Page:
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Do I Need to Use Primer Before I Paint? When Should Primer be Used?

Paint primer is an undercoat for paint that improves the adhesion and appearance of a painted surface. Primer helps to fill thirsty new wood so that fewer coats of paint are required. Primer is useful for hiding stains and irregular coloration of new wood. Primer with stain-blocker helps to prevent the leaching of sap, tannin and other colorants from the wood through the paint surface. Below are some guidelines for the appropriate of use of primer on various surfaces.

Why do I need primer? Can't I just use an extra coat of paint for the same results? Primer will save you time, effort and money in cases where primer is called for. An extra coat of paint won't have the same benefit as a single coat of primer because paint and primer are two different products with two differ tasks. Paint doesn't stick to some things well, but primers do stick well to nearly all surfaces. Latex paints need to evaporate moisture to cure and to dry to the proper color. An unprimed surface will absorb some of the moisture, trapping it in the surface material. That trapped moisture will affect the adhesion and life span of the new paint. Also, primer is much, much more effective at hiding stains and textures that paint will not be able to hide. A single coat of primer will fix a lot of problems and some problems that even a dozen coats paint couldn't fix.

When Should I Use Primer?

  • New Wood - Prime with a latex or oil-based wood primer. When painting a variety of wood that tends to stain, such as pine, use a "stain-blocking" primer. Latex or oil primer can be used for stain-blocking, but oil tends to be more effective.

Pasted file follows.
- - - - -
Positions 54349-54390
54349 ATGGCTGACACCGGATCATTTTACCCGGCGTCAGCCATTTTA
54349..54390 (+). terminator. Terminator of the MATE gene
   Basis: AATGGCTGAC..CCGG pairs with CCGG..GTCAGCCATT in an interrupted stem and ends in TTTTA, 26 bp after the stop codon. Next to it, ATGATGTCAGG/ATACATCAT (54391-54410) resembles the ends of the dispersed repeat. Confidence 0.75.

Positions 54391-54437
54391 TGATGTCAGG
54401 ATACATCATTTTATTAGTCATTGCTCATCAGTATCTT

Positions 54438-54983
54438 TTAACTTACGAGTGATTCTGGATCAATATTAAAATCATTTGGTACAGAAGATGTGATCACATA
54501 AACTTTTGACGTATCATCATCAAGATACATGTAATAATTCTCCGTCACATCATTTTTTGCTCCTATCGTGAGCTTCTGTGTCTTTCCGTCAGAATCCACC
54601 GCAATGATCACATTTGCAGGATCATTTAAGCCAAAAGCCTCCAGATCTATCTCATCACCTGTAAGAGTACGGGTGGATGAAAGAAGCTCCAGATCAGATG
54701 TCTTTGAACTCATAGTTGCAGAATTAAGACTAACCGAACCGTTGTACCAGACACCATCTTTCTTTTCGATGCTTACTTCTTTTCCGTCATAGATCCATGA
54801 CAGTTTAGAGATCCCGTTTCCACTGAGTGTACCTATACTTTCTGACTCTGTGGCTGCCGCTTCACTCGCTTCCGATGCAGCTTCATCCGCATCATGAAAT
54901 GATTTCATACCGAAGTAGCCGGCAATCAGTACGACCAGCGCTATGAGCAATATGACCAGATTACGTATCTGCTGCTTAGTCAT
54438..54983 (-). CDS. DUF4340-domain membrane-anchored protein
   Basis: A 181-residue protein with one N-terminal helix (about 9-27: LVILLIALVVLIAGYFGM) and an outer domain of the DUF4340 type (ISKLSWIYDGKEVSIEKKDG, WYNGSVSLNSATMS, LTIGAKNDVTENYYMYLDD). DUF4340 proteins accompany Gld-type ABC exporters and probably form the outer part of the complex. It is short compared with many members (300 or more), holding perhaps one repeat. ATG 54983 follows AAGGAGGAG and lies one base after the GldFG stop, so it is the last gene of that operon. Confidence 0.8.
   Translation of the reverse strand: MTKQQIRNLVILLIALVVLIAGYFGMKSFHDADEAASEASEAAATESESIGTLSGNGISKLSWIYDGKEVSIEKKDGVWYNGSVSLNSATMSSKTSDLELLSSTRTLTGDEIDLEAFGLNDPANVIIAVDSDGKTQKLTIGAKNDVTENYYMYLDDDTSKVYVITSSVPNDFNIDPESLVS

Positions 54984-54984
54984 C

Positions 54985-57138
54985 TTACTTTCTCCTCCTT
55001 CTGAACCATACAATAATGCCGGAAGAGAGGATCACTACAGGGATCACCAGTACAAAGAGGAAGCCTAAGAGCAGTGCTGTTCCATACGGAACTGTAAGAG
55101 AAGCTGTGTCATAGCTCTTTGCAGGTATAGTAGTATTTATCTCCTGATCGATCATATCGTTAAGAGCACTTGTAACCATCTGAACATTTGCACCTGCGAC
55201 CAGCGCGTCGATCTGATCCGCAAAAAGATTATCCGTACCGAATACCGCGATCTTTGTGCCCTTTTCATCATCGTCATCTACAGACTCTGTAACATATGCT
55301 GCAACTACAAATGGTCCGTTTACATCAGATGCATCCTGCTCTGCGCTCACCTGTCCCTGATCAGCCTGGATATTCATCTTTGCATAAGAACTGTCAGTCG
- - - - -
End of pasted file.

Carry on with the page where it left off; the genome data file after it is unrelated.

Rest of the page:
• Old Wood, Unfinished - The same advice applies as for new wood except that the surface must be properly prepared before priming. Thoroughly sand weathered wood to remove loose particles and splinters. Clean the surface to ensure proper adhesion.

  • Old Wood, Painted - If bare wood is exposed, if the old paint is chalky or glossy, then a primer coat should be used. Priming the entire surface will improve paint adhesion and appearance. If the existing paint is adhering well and not chalky, then primer may not be necessary.

  • Masonry - Primer helps to fill porous masonry surfaces thus requiring fewer coats of paints. Primer also helps to reduce the texture from telegraphing through to the paint layer. Some very porous surfaces benefit from the use of a sealer.

  • Metal, Bare - Bare metal may have a coat of oil which should be removed before applying primer. Primer is important for the proper adhesion of the paint coat.

  • Metal, Oxidized - Oxidized metal should be sanded to remove as much rust as possible. Use a non-metallic scouring pad to clean and remove any particles.

  • Metal, Painted - Material that is rust-free and has no exposed metal generally does not require a primer coat.





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